Then the baby’s sister approached the princess. “Should I go and find one of the Hebrew women to nurse the baby for you?” she asked.
“Yes, do!” the princess replied. So the girl went and called the baby’s mother.
“Take this baby and nurse him for me,” the princess told the baby’s mother. “I will pay you for your help.” So the woman took her baby home and nursed him.
Later, when the boy was older, his mother brought him back to Pharaoh’s daughter, who adopted him as her own son. The princess named him Moses,[a] for she explained, “I lifted him out of the water.”
Moses Escapes to Midian
Many years later, when Moses had grown up, he went out to visit his own people, the Hebrews, and he saw how hard they were forced to work. During his visit, he saw an Egyptian beating one of his fellow Hebrews. After looking in all directions to make sure no one was watching, Moses killed the Egyptian and hid the body in the sand.
The next day, when Moses went out to visit his people again, he saw two Hebrew men fighting. “Why are you beating up your friend?” Moses said to the one who had started the fight.
The man replied, “Who appointed you to be our prince and judge? Are you going to kill me as you killed that Egyptian yesterday?”
Then Moses was afraid, thinking, “Everyone knows what I did.” And sure enough, Pharaoh heard what had happened, and he tried to kill Moses. But Moses fled from Pharaoh and went to live in the land of Midian.
When Moses arrived in Midian, he sat down beside a well. Now the priest of Midian had seven daughters who came as usual to draw water and fill the water troughs for their father’s flocks. But some other shepherds came and chased them away. So Moses jumped up and rescued the girls from the shepherds. Then he drew water for their flocks.
When the girls returned to Reuel, their father, he asked, “Why are you back so soon today?”
“An Egyptian rescued us from the shepherds,” they answered. “And then he drew water for us and watered our flocks.”
“Then where is he?” their father asked. “Why did you leave him there? Invite him to come and eat with us.”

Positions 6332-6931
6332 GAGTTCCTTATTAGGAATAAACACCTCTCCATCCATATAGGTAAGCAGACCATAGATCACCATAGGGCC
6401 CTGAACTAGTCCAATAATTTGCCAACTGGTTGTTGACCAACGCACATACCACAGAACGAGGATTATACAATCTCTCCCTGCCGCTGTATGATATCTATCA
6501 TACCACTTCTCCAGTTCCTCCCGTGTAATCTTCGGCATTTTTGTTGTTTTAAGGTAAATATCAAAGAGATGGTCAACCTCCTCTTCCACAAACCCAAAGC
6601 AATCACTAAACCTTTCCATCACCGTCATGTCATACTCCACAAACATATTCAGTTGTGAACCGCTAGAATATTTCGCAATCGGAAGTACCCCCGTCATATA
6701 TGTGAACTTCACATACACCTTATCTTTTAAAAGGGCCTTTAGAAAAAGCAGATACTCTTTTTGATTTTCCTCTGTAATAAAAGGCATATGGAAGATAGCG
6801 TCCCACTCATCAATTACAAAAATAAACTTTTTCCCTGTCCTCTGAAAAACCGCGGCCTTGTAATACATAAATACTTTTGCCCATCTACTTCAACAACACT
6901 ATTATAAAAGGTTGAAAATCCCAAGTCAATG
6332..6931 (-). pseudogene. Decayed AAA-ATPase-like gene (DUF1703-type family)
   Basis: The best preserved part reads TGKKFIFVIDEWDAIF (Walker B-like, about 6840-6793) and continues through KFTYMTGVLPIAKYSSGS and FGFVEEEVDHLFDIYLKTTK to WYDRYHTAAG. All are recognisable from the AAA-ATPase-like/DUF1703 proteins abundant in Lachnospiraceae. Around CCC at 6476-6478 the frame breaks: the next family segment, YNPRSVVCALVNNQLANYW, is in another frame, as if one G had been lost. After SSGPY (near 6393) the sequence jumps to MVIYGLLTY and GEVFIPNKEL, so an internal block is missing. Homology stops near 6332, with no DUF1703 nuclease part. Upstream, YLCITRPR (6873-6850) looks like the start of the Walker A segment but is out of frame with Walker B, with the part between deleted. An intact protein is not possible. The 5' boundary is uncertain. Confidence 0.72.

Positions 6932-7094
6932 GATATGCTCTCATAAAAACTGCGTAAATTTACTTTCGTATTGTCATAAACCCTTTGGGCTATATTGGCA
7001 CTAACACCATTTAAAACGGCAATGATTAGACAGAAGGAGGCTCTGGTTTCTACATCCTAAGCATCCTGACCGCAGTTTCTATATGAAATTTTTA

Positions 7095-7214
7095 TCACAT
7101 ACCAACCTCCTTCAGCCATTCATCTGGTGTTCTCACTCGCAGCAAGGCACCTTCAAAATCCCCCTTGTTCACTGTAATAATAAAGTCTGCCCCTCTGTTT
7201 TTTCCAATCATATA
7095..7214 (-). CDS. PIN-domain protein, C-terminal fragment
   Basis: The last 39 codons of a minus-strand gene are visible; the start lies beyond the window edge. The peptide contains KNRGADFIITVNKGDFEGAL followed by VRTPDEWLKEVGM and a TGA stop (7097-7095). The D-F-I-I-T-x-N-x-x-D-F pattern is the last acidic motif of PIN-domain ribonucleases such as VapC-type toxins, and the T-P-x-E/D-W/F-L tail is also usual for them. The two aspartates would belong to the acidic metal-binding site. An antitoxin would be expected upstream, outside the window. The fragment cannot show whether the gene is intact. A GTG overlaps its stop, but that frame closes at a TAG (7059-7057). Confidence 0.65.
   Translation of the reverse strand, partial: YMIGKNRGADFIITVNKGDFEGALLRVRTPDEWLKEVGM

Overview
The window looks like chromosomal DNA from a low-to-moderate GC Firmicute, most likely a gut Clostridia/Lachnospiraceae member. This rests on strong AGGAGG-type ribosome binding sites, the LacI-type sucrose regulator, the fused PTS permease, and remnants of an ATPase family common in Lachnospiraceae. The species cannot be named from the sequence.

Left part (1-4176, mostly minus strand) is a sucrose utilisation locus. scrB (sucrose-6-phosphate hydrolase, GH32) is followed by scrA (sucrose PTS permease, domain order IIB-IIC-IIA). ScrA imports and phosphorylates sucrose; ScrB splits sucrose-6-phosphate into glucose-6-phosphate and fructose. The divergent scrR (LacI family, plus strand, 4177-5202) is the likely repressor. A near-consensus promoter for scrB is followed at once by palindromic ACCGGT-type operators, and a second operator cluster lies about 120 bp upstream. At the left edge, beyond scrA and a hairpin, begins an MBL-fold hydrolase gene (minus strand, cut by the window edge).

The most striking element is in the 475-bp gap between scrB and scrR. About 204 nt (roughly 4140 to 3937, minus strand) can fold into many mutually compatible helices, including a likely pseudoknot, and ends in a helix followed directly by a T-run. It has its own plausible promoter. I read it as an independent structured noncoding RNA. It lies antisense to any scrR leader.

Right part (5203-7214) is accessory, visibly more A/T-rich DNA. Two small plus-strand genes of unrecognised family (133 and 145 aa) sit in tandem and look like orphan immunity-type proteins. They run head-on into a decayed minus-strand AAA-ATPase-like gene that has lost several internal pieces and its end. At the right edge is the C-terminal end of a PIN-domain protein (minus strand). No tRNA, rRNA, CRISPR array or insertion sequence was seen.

Moses accepted the invitation, and he settled there with him. In time, Reuel gave Moses his daughter Zipporah to be his wife. Later she gave birth to a son, and Moses named him Gershom,[b] for he explained, “I have been a foreigner in a foreign land.”
Years passed, and the king of Egypt died. But the Israelites continued to groan under their burden of slavery. They cried out for help, and their cry rose up to God. God heard their groaning, and he remembered his covenant promise to Abraham, Isaac, and Jacob. He looked down on the people of Israel and knew it was time to act.[c]
- 2:10 Moses sounds like a Hebrew term that means “to lift out.”
- 2:22 Gershom sounds like a Hebrew term that means “a foreigner there.”
- 2:25 Or and acknowledged his obligation to help them.
Moses and the Burning Bush
One day Moses was tending the flock of his father-in-law, Jethro,[a] the priest of Midian. He led the flock far into the wilderness and came to Sinai,[b] the mountain of God. There the angel of the Lord appeared to him in a blazing fire from the middle of a bush. Moses stared in amazement. Though the bush was engulfed in flames, it didn’t burn up. “This is amazing,” Moses said to himself. “Why isn’t that bush burning up? I must go see it.”
When the Lord saw Moses coming to take a closer look, God called to him from the middle of the bush, “Moses! Moses!”
“Here I am!” Moses replied.